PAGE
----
A little over a year ago, I unsuccessfully struggled to restrain myself as Gordon Hayward heaved the biggest shot of his career. I leapt to my feet, threw my hands in the air and hugged my fellow Chronicle writer.
Then I remembered where I was. I was on press row in Lucas Oil Stadium. That kind of behavior isn’t allowed on press rows.
So I collected myself, went on the court, got my quotes and, an hour later, wrote an analysis of the national championship game. I recovered from that journalistic lapse, and my coverage of the event was as an unbiased as anyone’s.
During my term as sports editor this year, I’ve become a bit better at masking my emotions for the sake of objectivity. I didn’t show anger or disbelief as I watched on Halloween as Duke Football nearly blew a 20-point lead to the Navy Midshipmen. I didn’t show disappointment when head coach Mike Krzyzewski effectively said we would be robbed of a full season by the most dynamic young player Duke has ever seen. I didn’t show joy or excitement when Nolan Smith and Seth Curry kickstarted that incredible comeback in Cameron on Feb. 9—when I sat at center court in the best seats in the house, as blue paint chips hit my back and a deafening noise hit my ears like helicopter blades, when there was such electricity in the air that you felt you could just grab it.
No, even with the adrenaline so coursing through me that I would later fail to sleep that night, I didn’t show emotion.
Because that’s the tradeoff I chose. I got unprecedented access to the greatest college athletic program in the country. But I also had to remember that I was given that access with the duty of reporting what I objectively saw.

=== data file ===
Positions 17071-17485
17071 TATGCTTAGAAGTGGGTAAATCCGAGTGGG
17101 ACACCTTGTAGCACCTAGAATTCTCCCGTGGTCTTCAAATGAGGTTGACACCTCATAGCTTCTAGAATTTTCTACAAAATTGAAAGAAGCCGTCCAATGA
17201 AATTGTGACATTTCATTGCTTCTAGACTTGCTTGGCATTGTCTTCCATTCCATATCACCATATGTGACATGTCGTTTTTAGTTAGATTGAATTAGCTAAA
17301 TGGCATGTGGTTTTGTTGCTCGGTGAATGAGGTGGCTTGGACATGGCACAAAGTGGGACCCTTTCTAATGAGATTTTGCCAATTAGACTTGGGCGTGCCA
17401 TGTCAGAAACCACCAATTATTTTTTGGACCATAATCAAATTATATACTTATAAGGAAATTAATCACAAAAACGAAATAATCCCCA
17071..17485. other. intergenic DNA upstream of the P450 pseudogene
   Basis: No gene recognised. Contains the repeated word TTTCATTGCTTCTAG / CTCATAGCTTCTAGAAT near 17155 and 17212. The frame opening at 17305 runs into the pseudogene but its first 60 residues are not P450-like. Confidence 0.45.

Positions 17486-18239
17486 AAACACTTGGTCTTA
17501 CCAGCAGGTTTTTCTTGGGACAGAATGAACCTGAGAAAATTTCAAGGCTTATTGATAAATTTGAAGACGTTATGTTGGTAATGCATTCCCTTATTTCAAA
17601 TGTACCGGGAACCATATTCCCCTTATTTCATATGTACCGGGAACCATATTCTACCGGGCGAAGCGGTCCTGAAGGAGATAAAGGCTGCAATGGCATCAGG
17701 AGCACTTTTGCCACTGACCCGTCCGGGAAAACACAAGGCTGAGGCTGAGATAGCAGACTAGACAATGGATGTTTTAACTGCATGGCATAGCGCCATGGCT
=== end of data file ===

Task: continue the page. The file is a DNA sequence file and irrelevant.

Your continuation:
It was, truly, a deal with the (blue) devil.
There was more to this deal than just keeping my mouth shut on press row. I had to work 50-hour weeks in a freezing cold office, spending many a night editing gamers and previews, running a blog and leading a staff of 30. I had to check Twitter every 15 minutes, just so I would be the first one to know about an update on the Toepocalypse, or what the score of the men’s lacrosse game was.
Dark bags appeared under my eyes this year. I chalk them up to 4 a.m. production times and my morning routine, in which I would wake up every day in a panic, checking my e-mail for any problems that needed to be solved, any corrections that would soon need to run.
Yes, to most of my friends, the job seemed like insanity.
I never saw it that way, though—after all, how could I not like the advantages this job gave me?
Twice I sat down for an extended period of time with Coach K; once to pick his brain just before he left for Istanbul, and another time to watch him record his XM Radio show (which required me to twice stifle sneezes during an interview with Villanova’s Jay Wright).
Then there were the times I met with Drs. Hunt Willard and Paul Haagen, of Duke’s Genome Institute and law school, respectively. Willard and Haagen are giants in their fields, and both are incredibly smart and knowledgeable. And me, a guy with a low-to-middling GPA, got to ask them anything I wanted, just because of my job.
And, of course, I got to talk about and edit some of the best stories I think this paper put out in Volume 106. Where else could you read about Bryan Morgan’s symphony orchestra? Willard’s quest to eliminate injuries in sports? Nick McCrory’s, Becca Ward’s and Abby Johnston’s roads to national championships? Austin Rivers on why he chose Duke? Or David Cutcliffe on his childhood in Alabama?
Yes, we could’ve written more of those unique stories. And we could have found more angles to cover, been more advanced online and more innovative in our print design. But I’m confident the sports section will continue to get better and better. This sports-crazed institution deserves nothing less.
That change will have to come from someone else, though. My tenure in this strange, wonderful position has come to an end.
And now, as I type this, I’m conflicted. For the past few weeks, I wanted nothing more than to go back to being a normal Duke kid and to once again be a fan. But I’m terrified of giving up my squeaky chair and back office—the only office on campus, I bet, with five-day-old Loop and Cheddars, John Feinstein’s bound volume and an apprehended Scheyerface.
I won’t ever forget my time in this place. But now, if you’ll excuse me, I have to get ready for next year.
I hear Harrison Barnes is coming back, and someone has to curse at him.
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